For such holistic unities, I am in total agreement. I also recognize that, contemporary attempts in valuing unity of affect and intellect the have been both problematic and ineffective. As you two point out, “In broad strokes these reforms (a) overemphasize standardized assessments, what is important in education is what can be measured on specific sorts of assessments under specific conditions, what is countable becomes what counts (Green & Luke, 2006; Ladwig, 2010); (b) marginalize prevention programs and programs that have nonacademic goals, like social and emotional learning (Meier & Wood, 2004); and (c) erase factors that influence students’ performance that are not linked to teaching and are outside of teachers’ control, like the evidence of growing inequalities between groups and communities, the social reasons for early school leaving, and a loss of economic infrastructure in both rural and abandoned urban areas (Sizer, 2004).
But for me, and this is being personally proleptic, I attempt to put into practice singularly within the small community in which I have a full or partial participant (again, Lave & Wenger) those practices within a unity of affect and intellect.
And at the same time I continue to see a world of irreducible tensions. You and Collie also wrote, “He (Vygotsky) highlighted the potential of education to foster the development of individuals with social, cognitive, and emotional competencies as well as a disposition toward ethical action. One noted goal of education was the development of citizens for an international, and now global, world. At the center of the educational process was the social environment of the school.”
This excerpt reminds me of a bitterly ironic joke from the old soviet bloc:
An internationalist speaks one language.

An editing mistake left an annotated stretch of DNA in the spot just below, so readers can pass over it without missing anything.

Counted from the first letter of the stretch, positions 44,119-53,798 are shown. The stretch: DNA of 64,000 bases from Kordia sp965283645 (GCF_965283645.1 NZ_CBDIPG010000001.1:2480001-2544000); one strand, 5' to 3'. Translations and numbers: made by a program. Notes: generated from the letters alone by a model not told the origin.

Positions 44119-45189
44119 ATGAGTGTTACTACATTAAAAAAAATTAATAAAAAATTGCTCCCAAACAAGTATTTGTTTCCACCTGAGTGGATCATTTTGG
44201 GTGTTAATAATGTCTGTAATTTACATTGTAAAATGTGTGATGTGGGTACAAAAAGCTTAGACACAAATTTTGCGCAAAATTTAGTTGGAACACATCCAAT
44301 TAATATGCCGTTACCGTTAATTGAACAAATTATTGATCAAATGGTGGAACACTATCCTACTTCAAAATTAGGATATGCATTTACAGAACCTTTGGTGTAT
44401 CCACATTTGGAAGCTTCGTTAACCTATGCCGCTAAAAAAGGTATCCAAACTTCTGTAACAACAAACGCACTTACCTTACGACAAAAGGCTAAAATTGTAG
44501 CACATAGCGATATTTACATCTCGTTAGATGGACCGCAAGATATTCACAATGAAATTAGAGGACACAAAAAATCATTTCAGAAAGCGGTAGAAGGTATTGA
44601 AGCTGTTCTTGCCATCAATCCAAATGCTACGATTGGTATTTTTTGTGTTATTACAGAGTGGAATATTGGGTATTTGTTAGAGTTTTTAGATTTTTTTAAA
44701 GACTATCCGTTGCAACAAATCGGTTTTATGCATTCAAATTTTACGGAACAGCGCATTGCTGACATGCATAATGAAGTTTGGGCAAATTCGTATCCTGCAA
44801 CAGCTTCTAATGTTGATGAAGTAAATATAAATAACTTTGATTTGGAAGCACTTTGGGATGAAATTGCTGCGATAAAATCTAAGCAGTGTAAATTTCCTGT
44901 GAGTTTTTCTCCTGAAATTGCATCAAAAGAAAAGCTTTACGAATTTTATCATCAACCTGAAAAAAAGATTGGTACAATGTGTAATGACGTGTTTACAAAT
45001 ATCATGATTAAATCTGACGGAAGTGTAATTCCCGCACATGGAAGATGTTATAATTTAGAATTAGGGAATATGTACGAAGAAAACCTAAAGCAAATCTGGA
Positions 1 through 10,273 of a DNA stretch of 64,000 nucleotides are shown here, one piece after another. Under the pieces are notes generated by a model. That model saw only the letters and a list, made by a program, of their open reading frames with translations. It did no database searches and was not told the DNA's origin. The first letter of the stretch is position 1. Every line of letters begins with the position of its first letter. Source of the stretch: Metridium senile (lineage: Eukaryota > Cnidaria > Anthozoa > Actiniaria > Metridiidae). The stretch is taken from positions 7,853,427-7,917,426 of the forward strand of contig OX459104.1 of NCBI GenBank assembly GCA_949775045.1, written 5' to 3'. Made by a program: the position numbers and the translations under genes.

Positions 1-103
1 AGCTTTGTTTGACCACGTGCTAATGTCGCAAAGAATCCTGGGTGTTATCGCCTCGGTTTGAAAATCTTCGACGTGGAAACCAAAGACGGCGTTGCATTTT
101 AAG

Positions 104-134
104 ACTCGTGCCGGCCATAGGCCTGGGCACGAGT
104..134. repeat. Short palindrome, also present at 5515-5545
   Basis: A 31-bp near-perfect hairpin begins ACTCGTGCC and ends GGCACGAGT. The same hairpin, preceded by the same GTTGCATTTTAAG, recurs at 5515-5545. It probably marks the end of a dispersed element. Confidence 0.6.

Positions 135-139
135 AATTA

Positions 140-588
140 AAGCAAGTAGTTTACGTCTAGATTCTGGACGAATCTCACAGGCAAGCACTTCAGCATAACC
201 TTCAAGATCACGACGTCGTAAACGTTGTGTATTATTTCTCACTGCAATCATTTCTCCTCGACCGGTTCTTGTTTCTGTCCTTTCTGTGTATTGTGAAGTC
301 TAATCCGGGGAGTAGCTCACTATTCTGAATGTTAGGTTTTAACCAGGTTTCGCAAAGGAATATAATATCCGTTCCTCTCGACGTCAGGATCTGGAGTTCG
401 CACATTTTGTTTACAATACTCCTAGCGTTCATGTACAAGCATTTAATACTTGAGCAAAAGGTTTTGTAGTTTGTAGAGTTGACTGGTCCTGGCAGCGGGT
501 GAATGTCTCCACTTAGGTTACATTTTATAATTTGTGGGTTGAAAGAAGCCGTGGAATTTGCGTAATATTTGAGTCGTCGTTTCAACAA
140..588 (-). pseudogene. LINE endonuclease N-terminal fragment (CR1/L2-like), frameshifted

A nationalist speaks at least two languages.
So, what does this joke mean? It means that the Russians who described themselves as participating within the international communist soviet union could speak only Russian. Those individuals, who spoke not only Russian but their own native language, who loudly/quietly protested against the Russian hegemony were branded as nationalist, who failed to recognize the international unity of Russian communism.
From: firstname.lastname@example.org [email@example.com] On Behalf Of Vadeboncoeur, Jennifer [firstname.lastname@example.org]
Sent: Friday, September 13, 2013 10:50 PM
To: eXtended Mind, Culture, Activity
Subject: [Xmca-l] Re: Direct link to article for discussion
Dear Larry, and anyone interested in this discussion, :) ,
I often feel like I have been struggling with the same ideas for years, sometimes they gel. But more often I get hung up on ideas that I feel like I may just sort through eventually, but haven't yet. Thanks for reminding me of the piece I wrote 10 years ago now. It feels like 10 years or more, and there's proof that it has been at least that long! I'm not sure if I'm making any progress sorting things out, but these are issues that become even more compelling as I watch my daughters grow and begin formal schooling.
>From the beginning, the piece tried to cover, perhaps, too much ground, and we carved it in several different ways as we revised it. The first section was much longer initially, but it was reduced so that we could get at explicating and extending some ideas a bit. I'll share a couple thoughts here in relation to what you've written, Larry, and see what, if anything is interesting to folks to discuss.